Or just give cyclists a tax cut so we can all go buy new bikes and gear, lol.
Seriously though, your question implies the issue needs a solution, or that the technology exists for there to be an adequate solution. Growth of population and desire to own/drive a car to work and everywhere else only grows and grows as the populace grows. Trying to control the desire or dissuade others from driving sounds pretty freedom-crushing. Moreover, putting money into alternative conveyance sounds like a waste.
In the short term, I'd try and privatize parts of what is the causing congestion, buses, toll roads, etc. Technological advancement in these areas will come from the private sector, not the government.
In the long term it's a case by case scenario.
These trends are about as new as I could find and they address, men, women, children and ethnicity.
How unstoppable does this trend make Elly's contention?:rolleyes:
Hey is anyone actually read this book? I've made it to page 30 and like what I'm reading. I could probably have gleaned most of her arguments by lurking on LCF though. :)
Report from a right wing think tank:
We do it here in LA, Orange and Riverside county. They offer "fast track" toll lanes to bypass the public traffic at a cost, which covers their expenses.
Also, I think its sort of appealing to tradition or authority to say that something won't work or shouldn't be preferred because one failed attempt or that because the institutions which has largely been stagnant may right now be cheaper in again, this particular situation.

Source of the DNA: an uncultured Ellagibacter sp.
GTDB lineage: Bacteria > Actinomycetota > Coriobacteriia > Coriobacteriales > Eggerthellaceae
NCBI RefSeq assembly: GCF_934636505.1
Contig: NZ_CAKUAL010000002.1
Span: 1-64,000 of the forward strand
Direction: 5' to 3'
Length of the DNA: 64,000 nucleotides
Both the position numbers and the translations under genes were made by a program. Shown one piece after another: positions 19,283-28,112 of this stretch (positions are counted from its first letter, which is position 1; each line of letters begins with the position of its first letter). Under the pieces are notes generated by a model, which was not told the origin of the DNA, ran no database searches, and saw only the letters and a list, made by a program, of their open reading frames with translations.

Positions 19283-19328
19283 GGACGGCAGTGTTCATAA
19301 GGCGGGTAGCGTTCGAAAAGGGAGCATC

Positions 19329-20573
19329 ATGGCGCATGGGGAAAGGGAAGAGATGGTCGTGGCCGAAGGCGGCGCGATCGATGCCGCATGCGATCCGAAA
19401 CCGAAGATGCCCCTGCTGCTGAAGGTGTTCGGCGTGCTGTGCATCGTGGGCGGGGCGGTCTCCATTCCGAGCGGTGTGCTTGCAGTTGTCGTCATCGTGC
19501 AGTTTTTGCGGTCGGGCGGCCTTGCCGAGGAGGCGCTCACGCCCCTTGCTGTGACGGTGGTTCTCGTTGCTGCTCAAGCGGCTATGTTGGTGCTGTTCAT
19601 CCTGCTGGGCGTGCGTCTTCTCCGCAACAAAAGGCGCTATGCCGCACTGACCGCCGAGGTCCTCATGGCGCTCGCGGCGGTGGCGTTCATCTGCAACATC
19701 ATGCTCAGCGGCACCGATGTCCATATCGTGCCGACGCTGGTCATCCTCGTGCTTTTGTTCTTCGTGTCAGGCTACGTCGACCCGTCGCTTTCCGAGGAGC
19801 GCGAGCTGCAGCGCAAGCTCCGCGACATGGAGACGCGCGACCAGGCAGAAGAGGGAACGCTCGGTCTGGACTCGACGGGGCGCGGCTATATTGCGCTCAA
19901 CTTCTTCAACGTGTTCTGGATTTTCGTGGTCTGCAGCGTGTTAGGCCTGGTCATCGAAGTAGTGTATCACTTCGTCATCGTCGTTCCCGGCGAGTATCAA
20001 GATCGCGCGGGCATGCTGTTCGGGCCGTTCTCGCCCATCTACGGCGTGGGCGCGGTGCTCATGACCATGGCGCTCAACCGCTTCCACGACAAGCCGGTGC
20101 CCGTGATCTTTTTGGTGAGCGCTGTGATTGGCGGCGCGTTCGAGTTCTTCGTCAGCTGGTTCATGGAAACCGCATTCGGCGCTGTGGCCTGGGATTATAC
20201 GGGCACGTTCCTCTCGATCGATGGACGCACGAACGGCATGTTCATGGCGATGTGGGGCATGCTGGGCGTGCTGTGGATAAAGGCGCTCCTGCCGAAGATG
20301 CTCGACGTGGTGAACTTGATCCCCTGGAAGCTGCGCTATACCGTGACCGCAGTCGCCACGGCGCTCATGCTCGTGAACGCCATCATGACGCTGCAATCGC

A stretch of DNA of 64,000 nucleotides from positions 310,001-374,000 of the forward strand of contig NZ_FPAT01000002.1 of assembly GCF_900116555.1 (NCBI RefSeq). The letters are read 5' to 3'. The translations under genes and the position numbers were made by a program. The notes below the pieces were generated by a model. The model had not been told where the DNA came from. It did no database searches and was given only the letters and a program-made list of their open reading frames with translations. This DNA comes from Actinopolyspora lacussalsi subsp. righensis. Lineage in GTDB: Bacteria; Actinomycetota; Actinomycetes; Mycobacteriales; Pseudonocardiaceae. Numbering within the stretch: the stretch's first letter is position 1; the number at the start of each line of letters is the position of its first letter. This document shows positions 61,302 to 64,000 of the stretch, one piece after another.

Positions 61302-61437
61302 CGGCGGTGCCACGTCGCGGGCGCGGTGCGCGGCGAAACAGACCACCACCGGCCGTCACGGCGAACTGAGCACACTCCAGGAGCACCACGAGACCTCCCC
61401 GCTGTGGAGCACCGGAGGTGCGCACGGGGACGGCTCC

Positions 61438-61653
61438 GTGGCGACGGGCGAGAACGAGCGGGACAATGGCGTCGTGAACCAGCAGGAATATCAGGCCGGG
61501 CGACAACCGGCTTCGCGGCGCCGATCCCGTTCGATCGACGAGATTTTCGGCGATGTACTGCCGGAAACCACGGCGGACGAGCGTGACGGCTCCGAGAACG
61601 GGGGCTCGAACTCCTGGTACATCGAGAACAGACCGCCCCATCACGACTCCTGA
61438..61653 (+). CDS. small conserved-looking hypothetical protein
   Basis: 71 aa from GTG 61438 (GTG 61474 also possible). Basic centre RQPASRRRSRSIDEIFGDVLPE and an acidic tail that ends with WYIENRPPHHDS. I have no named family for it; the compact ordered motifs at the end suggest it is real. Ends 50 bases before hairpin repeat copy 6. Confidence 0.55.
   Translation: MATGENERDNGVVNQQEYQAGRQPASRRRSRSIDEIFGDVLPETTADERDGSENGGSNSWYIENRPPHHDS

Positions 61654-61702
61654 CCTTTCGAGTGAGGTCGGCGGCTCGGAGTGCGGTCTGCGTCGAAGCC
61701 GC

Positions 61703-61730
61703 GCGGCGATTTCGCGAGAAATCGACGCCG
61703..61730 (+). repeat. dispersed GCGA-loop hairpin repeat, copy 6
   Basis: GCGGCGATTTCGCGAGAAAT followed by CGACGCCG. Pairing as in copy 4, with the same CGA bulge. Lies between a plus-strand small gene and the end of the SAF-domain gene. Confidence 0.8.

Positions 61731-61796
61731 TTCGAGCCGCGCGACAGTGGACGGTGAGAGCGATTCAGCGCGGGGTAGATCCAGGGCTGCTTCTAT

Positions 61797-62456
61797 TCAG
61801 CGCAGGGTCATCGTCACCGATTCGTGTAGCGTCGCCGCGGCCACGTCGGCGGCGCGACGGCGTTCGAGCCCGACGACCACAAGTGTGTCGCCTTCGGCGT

I'll try to get to common ground with this though. I think Citibike is a step in the right direction. It's almost entirely funded privately and has city oversight. I'm not sure how much "oversight" and I hope over time it is reduced and not increased to keep the bikes rolling cheaply.
I'm also a huge fan of not-for-profit or privately owned for profit bike kitchens, like here in LA.
In this environment, the most pressing issue for bicycle stores and suppliers is holding on to loyal customers for as long as possible. But that alone is not enough. The bicycle industry must also seek growth by attracting women back to the sport, and by finding ways to put Hispanic, black, and Asian families on bikes. Women are far more sensitive to safety issues than men are, and more of their daily transportation needs revolve around family activities and shopping. Most of the children in America’s largest cities and states are black, Hispanic, Asian, or from some other non-white race. For this reason, the single best way to attract women and minorities to bicycling is making urban and suburban streets safer and more cycle-friendly.
The he question was asked if we didn't see an increase in cycling in the US and the numbers indicate only white males have remained constant. Females, children
and all minority males have decresed using the same infrastructure. So it seems it is a force of will not simply build it and they will come. And it also answers the question of if we see more cyclists on the road in general. Nationally the answer is no. And according to the NBDA the percentages of adults bikes sold has still not reached the 1973 levels. So with the massive decrease in bicycle use in China and the decrease in all but one portion of the US population it looks like the "Unstoppable" is stoppable. At least statistacaly.
The 60 percent increase in cycling throughout the country since 2000 has been across the board demographically, but women and minorities have contributed more to that increase than white males.